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This eBook from the Gutenberg Project consists of approximately 24 pages of information about Said the Observer.

“Spiritualism is a wonderful thing,” said the Observer in a retrospective tone.  “As a source of valuable information, it beats the Encyclopedia Brittanica in an easy hand gallop; the tonsorial artist is not in its class and even the ‘Intelligence Office,’ pales into innocuous desuetude beside it.

“Had it not been for a recent visit to a medium, I should never have learned many important truths which affect me very closely.  In the first place I should not have known that I have a little brother and sister in ‘spirit life.’  I had always considered myself an only child and all of my relatives and friends cherished the same illusion.  You may imagine my astonishment, then, at receiving messages from Brother Charley and Sister Ida, both of whom the medium described with marvelous attention to detail.  They told me not to worry—­that it would all come right, and that they were always with me, which is comforting and shows how affectionate children can be—­even in spirit life.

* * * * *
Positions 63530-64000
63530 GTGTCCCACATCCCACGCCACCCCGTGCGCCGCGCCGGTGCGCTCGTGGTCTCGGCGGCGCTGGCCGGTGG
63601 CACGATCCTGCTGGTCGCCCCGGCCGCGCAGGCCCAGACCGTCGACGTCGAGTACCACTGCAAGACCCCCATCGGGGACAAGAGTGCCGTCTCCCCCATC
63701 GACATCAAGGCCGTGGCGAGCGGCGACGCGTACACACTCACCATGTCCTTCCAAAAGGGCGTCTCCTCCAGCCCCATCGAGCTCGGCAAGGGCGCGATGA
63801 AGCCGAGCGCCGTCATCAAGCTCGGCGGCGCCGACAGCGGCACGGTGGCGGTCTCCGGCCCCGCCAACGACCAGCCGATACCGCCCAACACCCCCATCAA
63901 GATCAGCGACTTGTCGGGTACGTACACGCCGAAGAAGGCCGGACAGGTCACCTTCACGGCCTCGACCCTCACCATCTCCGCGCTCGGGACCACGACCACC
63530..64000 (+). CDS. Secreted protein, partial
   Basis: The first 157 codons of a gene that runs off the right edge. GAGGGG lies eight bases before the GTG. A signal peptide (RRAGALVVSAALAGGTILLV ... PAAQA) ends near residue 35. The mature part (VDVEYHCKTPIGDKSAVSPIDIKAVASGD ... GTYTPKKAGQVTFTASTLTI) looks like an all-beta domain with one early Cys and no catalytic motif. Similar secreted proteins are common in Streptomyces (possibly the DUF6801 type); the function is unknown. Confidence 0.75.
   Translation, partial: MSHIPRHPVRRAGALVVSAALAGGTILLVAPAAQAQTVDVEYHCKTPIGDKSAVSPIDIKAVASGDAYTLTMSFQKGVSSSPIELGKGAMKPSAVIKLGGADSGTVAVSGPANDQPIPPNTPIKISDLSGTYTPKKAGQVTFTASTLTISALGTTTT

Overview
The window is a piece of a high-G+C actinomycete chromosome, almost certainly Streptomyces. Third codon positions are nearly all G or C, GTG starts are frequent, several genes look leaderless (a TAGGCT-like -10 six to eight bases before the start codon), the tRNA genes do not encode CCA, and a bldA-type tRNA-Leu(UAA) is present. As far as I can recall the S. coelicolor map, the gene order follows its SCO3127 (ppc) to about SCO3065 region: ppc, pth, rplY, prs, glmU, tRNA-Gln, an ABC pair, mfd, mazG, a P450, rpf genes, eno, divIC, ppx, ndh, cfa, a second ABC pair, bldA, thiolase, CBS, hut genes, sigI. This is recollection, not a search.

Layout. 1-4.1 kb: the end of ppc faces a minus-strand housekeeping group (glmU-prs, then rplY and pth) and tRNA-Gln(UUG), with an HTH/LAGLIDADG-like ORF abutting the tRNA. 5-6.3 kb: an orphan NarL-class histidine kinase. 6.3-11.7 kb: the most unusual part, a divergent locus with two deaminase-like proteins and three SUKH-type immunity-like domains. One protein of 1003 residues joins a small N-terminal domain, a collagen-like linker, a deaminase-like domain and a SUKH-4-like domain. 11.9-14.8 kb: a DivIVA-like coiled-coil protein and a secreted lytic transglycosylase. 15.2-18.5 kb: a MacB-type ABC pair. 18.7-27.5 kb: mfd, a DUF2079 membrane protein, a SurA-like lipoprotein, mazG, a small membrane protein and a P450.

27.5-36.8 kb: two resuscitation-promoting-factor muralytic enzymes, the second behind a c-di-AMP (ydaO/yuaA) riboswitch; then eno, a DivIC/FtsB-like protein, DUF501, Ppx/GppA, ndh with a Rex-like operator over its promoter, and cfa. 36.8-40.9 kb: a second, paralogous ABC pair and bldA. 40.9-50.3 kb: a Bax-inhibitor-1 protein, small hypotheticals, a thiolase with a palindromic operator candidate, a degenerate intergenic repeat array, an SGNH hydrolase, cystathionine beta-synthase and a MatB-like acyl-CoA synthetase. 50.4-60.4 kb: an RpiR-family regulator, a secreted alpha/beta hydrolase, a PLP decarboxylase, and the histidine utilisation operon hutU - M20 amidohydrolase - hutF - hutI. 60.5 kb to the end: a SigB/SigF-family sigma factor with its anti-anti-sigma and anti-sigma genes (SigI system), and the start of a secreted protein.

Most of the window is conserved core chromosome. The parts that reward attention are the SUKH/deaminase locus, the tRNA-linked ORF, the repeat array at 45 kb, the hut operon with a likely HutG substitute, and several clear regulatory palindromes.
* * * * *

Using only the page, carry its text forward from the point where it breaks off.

“The next revelation which came from the ‘other side’ was the statement that a dark cloud which was then hovering over me, would soon pass away.  This was interesting as well as instructive and, as I was idly speculating as to the exact location of the cloud, I was suddenly startled to learn that two beautiful young women—­one fair and wealthy, the other dark and poor, but accomplished—­had won my heart and that I was hesitating as to which one I loved the more.

“This was somewhat distressing and wholly unpremeditated on my part.  I caught myself hoping, with a vague sense of guilt, that my wife wouldn’t hear of it, for I knew it would worry her and bring about complications between us.  Perhaps this was the dark cloud, I ruminated, and felt cheered by the assurance that it would soon pass away.  The spirit that told me these things was evidently in a communicative mood and had, no doubt, looked up my case very carefully.

“‘You are very sensitive,’ she told me—­I use the word ‘she’ advisedly, for no masculine spirit could possibly have ferreted out all these facts.  ’You touch many natures closely and benefit by this faculty.’  I had just borrowed a little money from a friend and wondered if anything personal was intended by the word ‘touch.’  But I cast this thought aside as unworthy—­no spirit would resort to slang.

“‘Do you often hear voices, indistinctly?’ continued the spirit, ‘strange voices which seem to call you and then sink away?’ I thought of the telephone and wondered how she could have known.

“‘Yes,’ I said, I hear them every day.’

“‘Ah!’ said the spirit, ‘you are mediumistic.’

“I started.  ‘Is it painful?’ I asked, ‘or likely to become chronic?’

“The medium sat bolt upright in her chair and rubbed her eyes violently.  ‘Your levity has destroyed the conditions,’ she said.  ’Two dollars, please.’

“I paid the money, and, in going out, I met a man looking at his watch in an irritated way.

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